Willie Leece was a well known, quiet and reflective Manx farmer, who lived all his life at Ballaotes, St. Johns, but had a hidden artistic passion.
Alongside his busy farming life, Willie found time to create what might best be described as “countryside” sculptures from found items which had previously been discarded. These intriguing surreal objects could frequently adorned the hedgerows and gate posts around Archallagan from the 1950′s until he died.
The range and variety of the of these artworks clearly demonstrates the quirky imagination and creative flair of this unlikely artist.
Quite by chance, these sculptures first came to the attention of photographer Richard Cowley, whilst on a Sunday afternoon outing with his aunt as a child. He spied some old work boots threaded onto fence poles and discarded oil drums randomly arranged at strange angles. These ”sculptures” were arrangements of found objects discovered along the roadside or in nearby fields. They came as a wonderful surprise and made people smile.
As Mr Cowley explains, “For more than 50 years, motorists and walkers have enjoyed a surreal exhibition of everyday material that adorned the hedgerows and fences of Ballavar Road, The Hope.” Since then, new incongruous objects have mysteriously appeared and old ones vanished, never to be seen again.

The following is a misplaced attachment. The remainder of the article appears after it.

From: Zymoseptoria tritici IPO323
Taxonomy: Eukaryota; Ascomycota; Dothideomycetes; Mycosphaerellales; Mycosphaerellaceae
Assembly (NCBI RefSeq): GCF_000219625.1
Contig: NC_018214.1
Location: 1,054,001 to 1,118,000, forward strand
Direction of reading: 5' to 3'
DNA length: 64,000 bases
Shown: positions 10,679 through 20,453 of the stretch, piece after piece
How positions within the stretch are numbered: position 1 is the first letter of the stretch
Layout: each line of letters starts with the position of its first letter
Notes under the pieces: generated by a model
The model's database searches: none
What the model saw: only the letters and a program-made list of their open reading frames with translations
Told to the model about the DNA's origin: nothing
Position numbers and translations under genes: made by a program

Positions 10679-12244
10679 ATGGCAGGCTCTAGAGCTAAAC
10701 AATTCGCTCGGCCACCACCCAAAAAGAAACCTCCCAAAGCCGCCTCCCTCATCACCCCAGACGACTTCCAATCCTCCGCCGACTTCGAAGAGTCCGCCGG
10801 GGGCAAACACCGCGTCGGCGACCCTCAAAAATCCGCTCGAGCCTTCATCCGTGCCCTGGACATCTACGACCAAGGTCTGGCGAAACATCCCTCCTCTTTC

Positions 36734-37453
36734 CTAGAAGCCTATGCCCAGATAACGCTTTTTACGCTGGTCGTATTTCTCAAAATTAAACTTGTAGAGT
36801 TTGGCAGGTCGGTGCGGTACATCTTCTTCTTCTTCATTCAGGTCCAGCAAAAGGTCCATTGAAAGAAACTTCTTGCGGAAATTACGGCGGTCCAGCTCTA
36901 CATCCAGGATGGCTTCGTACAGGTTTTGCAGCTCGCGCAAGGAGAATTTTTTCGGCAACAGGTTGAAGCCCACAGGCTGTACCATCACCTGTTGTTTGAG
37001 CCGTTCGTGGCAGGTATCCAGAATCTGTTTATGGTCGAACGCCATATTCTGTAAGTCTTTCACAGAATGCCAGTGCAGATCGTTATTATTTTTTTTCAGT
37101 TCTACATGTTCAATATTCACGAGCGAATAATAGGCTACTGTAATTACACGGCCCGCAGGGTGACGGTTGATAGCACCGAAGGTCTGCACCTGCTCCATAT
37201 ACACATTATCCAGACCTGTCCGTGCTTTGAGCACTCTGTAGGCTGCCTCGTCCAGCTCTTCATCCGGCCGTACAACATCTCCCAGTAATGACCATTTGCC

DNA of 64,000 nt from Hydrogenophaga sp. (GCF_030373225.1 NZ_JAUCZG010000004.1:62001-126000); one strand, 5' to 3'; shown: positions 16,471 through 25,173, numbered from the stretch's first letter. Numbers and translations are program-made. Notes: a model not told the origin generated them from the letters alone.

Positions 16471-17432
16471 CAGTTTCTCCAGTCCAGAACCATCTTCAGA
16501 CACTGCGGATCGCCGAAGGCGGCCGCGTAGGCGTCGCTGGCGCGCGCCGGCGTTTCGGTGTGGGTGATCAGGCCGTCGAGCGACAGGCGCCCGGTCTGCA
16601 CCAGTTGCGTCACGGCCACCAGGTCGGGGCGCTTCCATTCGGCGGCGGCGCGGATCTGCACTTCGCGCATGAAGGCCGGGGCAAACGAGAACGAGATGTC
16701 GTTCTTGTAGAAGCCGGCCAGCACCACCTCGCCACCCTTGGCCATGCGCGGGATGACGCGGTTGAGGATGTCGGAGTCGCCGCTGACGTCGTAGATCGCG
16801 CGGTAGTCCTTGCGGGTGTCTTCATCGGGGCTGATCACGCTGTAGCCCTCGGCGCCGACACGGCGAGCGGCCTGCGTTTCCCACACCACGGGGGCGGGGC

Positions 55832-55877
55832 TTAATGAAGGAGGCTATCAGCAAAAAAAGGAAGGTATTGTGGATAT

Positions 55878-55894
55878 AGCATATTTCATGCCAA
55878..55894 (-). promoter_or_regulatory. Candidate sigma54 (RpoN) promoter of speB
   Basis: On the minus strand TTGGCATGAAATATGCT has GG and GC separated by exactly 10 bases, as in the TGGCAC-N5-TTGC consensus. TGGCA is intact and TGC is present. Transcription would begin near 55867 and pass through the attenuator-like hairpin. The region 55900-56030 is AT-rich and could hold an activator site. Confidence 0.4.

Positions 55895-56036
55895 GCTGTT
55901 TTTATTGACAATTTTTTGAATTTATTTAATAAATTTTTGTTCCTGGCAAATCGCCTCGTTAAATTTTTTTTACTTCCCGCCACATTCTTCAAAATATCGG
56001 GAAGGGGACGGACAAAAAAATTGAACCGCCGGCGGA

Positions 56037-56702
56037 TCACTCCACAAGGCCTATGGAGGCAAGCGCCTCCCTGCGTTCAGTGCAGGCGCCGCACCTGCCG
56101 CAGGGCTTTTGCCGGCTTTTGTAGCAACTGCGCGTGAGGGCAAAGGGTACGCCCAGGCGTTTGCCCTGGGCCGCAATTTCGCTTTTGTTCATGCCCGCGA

Richard moved to Australia but whilst on a holiday revisiting the Island in the 1980′s, he became reacquainted with these sculptures and happened to meet their creator Willie Leece.
On subsequent holidays, Richard, now a photographer, decided to photograph the sculptures so that their images would be preserved.
There were a great number of works and many were beginning to deteriorate. Sadly, a line of fencing on which many works were displayed, has been removed and many works lost.
Fortunately however, several hundred examples were photographed and digitally preserved, with a small section now available on the internet (willieleece.blogspot.com). It is planned to add more.
Although Willie made these artworks for his own amusement, by placing some sculptures along the roadside, there can be little doubt he wished others to enjoy and speculate upon his creative endeavours. They certainly show great ingenuity, introspection and Willie’s wry sense of humour.
A selection of these images is being currently being exhibited at the Sayle Gallery.
The photographs will be on display and available to purchase until 24 October, with part of the proceeds very kindly being donated by Richard Cowley, going towards the Baillie Scott designed Village Hall in memory of Willie Leece and Jean Davie